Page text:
The Slave Census of 1754 notes that “there were in Medford twenty-seven male and seven female slaves and fifteen Free Blacks; total 49 blacks in Medford.”
The first slaves arrived on February 26, 1638 from Tourtugas, West Indies on a ship commanded by Captain William Pierce. On his return from Toutugas, he brought home a cargo of cotton, tobacco, salt and Negroes. –Brooks. History of Medford (1855).
Town Meeting resolution
Massachusetts was the first American colony to formally sanction human bondage in its ironically named Body of Liberties in 1641, making slavery in Massachusetts longer-lived than in Georgia, which legalized the institution only in the 1750s.
The conduct of Blacks in Medford was regulated by a resolution passed at a town meeting in Medford on February 11th, 1744/5:
To know the mind of the town whether they will pass any vote reflecting the Negro servants being out at unreasonable times of the night. The person that meets or finds him from home, the Negro’s name shall be returnt to the Justice the next morning and defier the Justice to send for ye said Negro’s Master and order ye Negro to be whipped in ye market place not exceeding ten stripes unless the said Master gives satisfaction voted in the affirmative.
Similar types of legislation appear in the laws of the Massachusetts Bay Colony, passed in the early 1700’s. — Walter H. Crushing. “Slavery in Medford”, Medford Historical Register Vol.111 (July 1900), p. 121-122
Isaac Royall and the Royall House Slaves
The Isaac Royall family lived in the Royall House from 1737-1775. Isaac Royall, Sr. was a prosperous merchant who amassed great wealth in Antigua in the early 1700s, running a sugar plantation and trading in slaves and rum. He moved to Medford with his family and 27 slaves in 1734. Learn more at the Royall House & Slave Quarters website.
Isaac Royall owned the largest number of slaves in the area.
Joseph | Plato | Phebe
Abraham | Cooper | Stephy
George | Hagar | Mira
Mira | Nancy | Betsey
After Hours for the Royall House Slaves
The Royall House Slave Quarters is the only free-standing building of its kind north of the Mason-Dixon Line.
Reverend E. Burell | Dr. Simon Tufts | Captain Thomas Brooks
Captain Francis Whitmore | Simon Bradshaw | Deacon Benjamin Willis
Benjamin Hall | Widow Brooks | Stephen Hall
Hugh Floyd | Captain Kent | Mr. Brown
Mr. Pool | Squire Hall | Stephen Greenleaf
Joseph Tufts | Mr. Boylston | Dr. Brooks
There would have been quiet times too, though perhaps after dark, when old men and little boys play checkers with pieces made by hand from broken potsherds. Men and women sit down with a tobacco pipe to unwind from the day’s labor. A man tries to figure out how to make a functional arrow (like the Indians do) with which he might be able to hunt and bring back extra food for the family, but he grudgingly admits to himself that the one he has just made will never fly. Maybe he will just keep it as a good luck charm.
A little boy strikes up a game of marbles with an older brother or playmate. A young man curses himself for having lost a bright shiny pair of brass cufflinks, his nicest possession in the world, jealously guarded even dented until they fell off somewhere. A young girl continues the long task of hand-drilling another stone bead for a necklace that she will eventually wear with pride to signify her African womanhood.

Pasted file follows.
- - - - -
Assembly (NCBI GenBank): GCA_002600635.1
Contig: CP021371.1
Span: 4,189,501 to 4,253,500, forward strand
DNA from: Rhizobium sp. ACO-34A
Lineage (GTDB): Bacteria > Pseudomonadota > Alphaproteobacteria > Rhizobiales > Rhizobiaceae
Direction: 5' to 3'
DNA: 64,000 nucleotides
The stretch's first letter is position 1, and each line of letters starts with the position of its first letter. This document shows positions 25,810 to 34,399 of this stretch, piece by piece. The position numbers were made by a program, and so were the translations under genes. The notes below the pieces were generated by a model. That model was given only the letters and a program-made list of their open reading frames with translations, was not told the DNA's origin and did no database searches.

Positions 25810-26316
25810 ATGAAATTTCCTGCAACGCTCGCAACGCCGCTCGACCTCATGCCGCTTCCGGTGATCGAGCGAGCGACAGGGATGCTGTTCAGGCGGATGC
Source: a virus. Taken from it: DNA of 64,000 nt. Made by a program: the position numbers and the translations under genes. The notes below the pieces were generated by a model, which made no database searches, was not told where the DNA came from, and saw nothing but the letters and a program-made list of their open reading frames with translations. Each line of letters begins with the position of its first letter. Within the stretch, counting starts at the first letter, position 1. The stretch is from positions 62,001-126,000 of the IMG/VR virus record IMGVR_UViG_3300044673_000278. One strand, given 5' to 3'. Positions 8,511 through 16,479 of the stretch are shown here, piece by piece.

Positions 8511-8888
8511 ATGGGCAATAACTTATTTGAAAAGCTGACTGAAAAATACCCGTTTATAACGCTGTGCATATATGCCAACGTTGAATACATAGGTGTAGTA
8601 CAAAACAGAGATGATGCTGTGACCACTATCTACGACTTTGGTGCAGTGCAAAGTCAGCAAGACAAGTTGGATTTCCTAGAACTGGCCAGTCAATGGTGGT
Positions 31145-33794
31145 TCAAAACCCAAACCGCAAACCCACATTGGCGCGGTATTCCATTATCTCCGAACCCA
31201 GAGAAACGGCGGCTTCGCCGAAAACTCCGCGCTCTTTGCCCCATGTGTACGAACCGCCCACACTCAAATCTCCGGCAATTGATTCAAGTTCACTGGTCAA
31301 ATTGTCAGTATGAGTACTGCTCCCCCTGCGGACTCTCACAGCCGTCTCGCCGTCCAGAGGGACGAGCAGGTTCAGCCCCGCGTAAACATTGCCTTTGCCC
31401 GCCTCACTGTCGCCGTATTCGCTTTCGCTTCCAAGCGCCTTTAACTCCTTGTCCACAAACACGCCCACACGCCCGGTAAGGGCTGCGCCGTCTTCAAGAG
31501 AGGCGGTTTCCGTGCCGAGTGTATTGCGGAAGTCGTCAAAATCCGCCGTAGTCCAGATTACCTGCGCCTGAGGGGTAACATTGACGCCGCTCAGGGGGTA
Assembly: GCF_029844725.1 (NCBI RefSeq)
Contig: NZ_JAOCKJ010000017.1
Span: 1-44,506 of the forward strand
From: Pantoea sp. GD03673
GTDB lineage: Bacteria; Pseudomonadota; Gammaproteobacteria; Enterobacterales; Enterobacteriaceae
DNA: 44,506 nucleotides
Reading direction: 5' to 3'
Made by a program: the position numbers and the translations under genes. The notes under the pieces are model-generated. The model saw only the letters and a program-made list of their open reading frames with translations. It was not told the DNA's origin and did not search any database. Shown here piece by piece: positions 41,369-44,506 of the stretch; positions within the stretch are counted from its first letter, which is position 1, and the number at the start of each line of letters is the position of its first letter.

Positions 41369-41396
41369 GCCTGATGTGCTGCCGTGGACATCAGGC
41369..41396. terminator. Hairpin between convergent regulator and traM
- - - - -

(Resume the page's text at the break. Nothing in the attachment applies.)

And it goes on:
We will of course, never know exactly what was done or said after hours in and around the Slave Quarters, but this brief description gives us an idea of how it could have been. — Alexandra Chan, “The Royall House’s Big Dig Continues”
An Act to prevent Disorders in the Night
WHEREAS great Disorders, Insolence and Burglaries arer oftimes raised and committed in the Night-Time by Indians, Negro and Molatto Servants and Slaves, to the Disquiet and Hurt of Her Majesty’s good subjects:
For Prevention thereof:
Be it enacted by His Excellency the Governour, Council and Representatives, in General Court assembled, and by the Authority of the same, That no Indian, Negro or Molatto Servant or Slave, may presume to be absent from the Families whereto they respectively belong, or be found Abroad in the Night- Time after nine a Clock; unless it be upon some Errand for their respective Masters or Owners.
Worcester | Pompey | Rose
Pomp | Peter | London
Selby | Prince | Punch
Flora | Richard | Dinah
Caesar | Scipio | Peter
Nice | Cuffee | Isaac
Aaron | Chloe | Negro Girl
“The Best Rum In The States” and The Slaves Who Made It Happen
Medford, founded in 1630, is one of the oldest English settlements in the United States. Medford is also home to one of the oldest Black communities in the nation. The first mention of Africans in Medford can be found in the early 1600s. There were also several Free Blacks in Medford during this early period. — Jay Griffen, Afro-Americans in Colonial Medford
Medford was known throughout the American states as producing the finest rum around. Many big families in the Medford area maintained their wealth by producing this spirit. Rum is made through a distilling process that relies on molasses. Molasses is a product of sugar cane, grown in the West Indies, and harvested by slaves. Rum was an important item of exchange in the African Slave Trade (or the “Triangle Trade”) but Medford’s part in the slave trade has often been written out of history.